Erika Andersen is the founding partner of Proteus, a coaching, consulting and training firm that focuses on leader readiness. She and her colleagues at Proteus support leaders at all levels to get ready and stay ready to meet whatever the future might bring.
Erika advises senior executives in companies like NBCUniversal, Tory Burch, GE, Madison Square Garden, HULU and Viacom, focusing with them on organizational visioning and strategy, team development, and their own management and leadership evolution.
She also shares her insights about leading people, staying ready for the future, and creating successful businesses through her books and speaking engagements, and via social media. Erika is one of the most popular leadership bloggers at Forbes.com. In addition to Be Bad First: Get Good at Things Fast to Stay Ready for the Future, she is also the author of Leading So People Will Follow, Being Strategic, and Growing Great Employees, and the author and host of the Proteus Leader Show, a regular podcast that offers quick, practical support for leaders and managers.
Praise for Erika Andersen and BE BAD FIRST
"Erika Andersen shares a secret: competence is overrated. Fun to read and quite powerful... highly recommended."
—Seth Godin, author of Your Turn
"To succeed in today’s rapidly changing world, you’ve constantly got to think and act in brand-new ways. Erika offers a fresh approach in clear, practical terms…to get to ‘good’ or ‘great,’ you can’t be afraid to Be Bad First."
—Bonnie Hammer, chairman, NBCUniversal Cable Entertainment Group
"In Be Bad First, Erika Andersen offers leadership strategies for the ever-changing business landscape that are essential for anyone trying to navigate it."
—Doug Herzog, president, Viacom Music & Entertainment Group
“We’re often held back from trying new things, in both our personal and professional lives, by the fear that we’re not going to be good at them. I love how Erika Andersen’s Be Bad First gives leaders the confidence to experiment in the spirit of innovation—then quickly move on to greatness.”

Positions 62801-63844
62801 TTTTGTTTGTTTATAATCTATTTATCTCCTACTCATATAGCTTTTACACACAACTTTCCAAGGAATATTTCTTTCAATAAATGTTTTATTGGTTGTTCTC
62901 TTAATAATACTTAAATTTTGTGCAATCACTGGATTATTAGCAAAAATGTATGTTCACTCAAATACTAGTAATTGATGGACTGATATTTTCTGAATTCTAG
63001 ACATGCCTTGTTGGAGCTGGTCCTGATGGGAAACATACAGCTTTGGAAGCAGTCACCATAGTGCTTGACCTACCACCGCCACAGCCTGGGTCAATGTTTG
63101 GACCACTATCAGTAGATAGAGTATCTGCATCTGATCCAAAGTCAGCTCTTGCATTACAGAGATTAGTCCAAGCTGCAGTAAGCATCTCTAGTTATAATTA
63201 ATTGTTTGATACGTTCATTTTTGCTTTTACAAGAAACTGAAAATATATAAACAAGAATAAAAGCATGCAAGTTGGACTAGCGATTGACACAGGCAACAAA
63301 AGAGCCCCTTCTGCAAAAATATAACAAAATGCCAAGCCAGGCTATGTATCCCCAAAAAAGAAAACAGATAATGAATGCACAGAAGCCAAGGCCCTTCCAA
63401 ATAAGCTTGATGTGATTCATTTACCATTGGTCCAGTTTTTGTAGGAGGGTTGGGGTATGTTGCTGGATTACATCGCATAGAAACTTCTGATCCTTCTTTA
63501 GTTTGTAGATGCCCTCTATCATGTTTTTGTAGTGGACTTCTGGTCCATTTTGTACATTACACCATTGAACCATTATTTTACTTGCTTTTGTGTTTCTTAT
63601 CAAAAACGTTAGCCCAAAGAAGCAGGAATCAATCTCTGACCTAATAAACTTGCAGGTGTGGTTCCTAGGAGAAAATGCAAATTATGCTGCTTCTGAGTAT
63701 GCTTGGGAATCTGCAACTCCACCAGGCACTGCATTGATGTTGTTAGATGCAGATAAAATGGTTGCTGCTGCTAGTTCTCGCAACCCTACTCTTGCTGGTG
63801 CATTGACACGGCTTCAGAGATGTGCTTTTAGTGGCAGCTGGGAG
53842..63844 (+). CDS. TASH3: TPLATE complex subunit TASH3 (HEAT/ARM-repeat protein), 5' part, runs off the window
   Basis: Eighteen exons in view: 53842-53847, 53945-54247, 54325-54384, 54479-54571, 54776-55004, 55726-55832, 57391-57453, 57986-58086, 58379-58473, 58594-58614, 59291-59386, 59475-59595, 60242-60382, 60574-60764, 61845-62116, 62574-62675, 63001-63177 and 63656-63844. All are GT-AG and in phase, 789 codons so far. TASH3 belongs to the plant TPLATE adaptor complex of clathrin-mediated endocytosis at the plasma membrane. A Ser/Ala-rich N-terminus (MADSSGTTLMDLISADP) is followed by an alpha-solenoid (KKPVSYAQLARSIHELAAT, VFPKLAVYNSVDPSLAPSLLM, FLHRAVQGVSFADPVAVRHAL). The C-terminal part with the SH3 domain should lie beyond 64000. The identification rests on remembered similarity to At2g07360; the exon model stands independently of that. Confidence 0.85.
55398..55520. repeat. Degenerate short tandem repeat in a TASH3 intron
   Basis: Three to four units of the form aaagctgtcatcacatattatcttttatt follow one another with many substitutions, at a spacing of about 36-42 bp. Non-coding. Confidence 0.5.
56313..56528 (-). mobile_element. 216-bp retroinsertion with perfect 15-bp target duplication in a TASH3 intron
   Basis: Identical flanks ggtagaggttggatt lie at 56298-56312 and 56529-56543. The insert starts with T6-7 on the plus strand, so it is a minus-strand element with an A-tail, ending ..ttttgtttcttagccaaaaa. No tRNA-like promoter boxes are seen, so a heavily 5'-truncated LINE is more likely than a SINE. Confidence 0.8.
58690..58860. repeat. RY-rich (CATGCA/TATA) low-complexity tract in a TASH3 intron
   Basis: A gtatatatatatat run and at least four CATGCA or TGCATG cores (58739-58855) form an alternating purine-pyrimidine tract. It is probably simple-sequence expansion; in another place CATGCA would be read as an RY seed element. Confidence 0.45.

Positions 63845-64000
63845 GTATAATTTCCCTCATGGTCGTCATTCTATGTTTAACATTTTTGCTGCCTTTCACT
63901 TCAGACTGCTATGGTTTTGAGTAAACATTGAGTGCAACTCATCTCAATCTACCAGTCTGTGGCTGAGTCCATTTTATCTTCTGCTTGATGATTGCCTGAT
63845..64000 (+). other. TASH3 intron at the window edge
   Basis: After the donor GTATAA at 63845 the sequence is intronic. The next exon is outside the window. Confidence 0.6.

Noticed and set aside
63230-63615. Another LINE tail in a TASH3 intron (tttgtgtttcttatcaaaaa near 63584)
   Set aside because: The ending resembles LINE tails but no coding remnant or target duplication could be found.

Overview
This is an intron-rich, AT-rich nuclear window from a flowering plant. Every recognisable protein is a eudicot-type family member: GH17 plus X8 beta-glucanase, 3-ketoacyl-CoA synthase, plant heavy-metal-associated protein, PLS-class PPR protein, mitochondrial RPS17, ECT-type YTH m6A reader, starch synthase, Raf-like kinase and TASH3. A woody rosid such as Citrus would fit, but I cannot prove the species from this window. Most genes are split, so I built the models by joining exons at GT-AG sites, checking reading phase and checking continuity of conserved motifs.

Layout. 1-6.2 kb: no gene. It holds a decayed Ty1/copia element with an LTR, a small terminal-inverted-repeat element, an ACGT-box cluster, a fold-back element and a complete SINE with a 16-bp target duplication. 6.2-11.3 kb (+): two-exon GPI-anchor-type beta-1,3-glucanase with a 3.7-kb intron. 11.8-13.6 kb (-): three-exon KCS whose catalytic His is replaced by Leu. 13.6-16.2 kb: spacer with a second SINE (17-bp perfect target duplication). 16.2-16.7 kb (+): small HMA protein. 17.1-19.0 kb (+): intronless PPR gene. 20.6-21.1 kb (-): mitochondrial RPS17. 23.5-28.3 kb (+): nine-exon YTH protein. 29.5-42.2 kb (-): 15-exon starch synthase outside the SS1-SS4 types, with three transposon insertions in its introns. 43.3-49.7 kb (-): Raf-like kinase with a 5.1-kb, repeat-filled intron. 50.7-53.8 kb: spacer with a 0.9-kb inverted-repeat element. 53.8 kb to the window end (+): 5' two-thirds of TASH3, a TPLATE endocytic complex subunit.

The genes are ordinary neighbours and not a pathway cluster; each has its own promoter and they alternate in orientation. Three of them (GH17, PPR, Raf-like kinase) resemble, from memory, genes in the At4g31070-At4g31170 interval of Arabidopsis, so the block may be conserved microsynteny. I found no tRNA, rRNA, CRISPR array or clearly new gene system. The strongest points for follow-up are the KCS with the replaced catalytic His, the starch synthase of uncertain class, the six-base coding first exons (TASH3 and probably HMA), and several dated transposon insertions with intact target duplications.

—Beth Comstock, vice chair, GE
“If the road to success is paved with mistakes well handled, then the journey of life is won by courageously choosing to stumble first in order to set distance records later. In Be Bad First, Erika Andersen lovingly guides us through the confidence-building steps necessary to master the part of growing up that doesn't benefit adults: a natural fear of failing to measure up.”
—Danny Meyer, CEO of Union Square Hospitality Group and author of Setting the Table: The Transforming Power of Hospitality in Business
“I learned early in my career that whatever you are good at today will be old news tomorrow. As described in Be Bad First, responding well to this truth requires building specific mental skills. The book clearly shows you how to do that so you can stay in front of the pack with confidence no matter what. Read this book every year to sustain your success over time.”
—Dr. Marcia Reynolds, author of The Discomfort Zone: How Leaders Turn Difficult Conversations into Breakthroughs
“Change is the new norm and with Be Bad First, Erika Andersen demonstrates how we all can be more agile and adaptive. She breaks down how to acquire new skills and knowledge quickly in order to thrive in today's fast-paced world.”
—Maryam Banikarim, global chief marketing officer, Hyatt Hotels Corporation
“Erika Andersen exposes some of your darkest secrets, bringing them to light in a way that helps you realize it’s not only okay to Be Bad First, but absolutely necessary for the learning process that leads to sustainable performance.”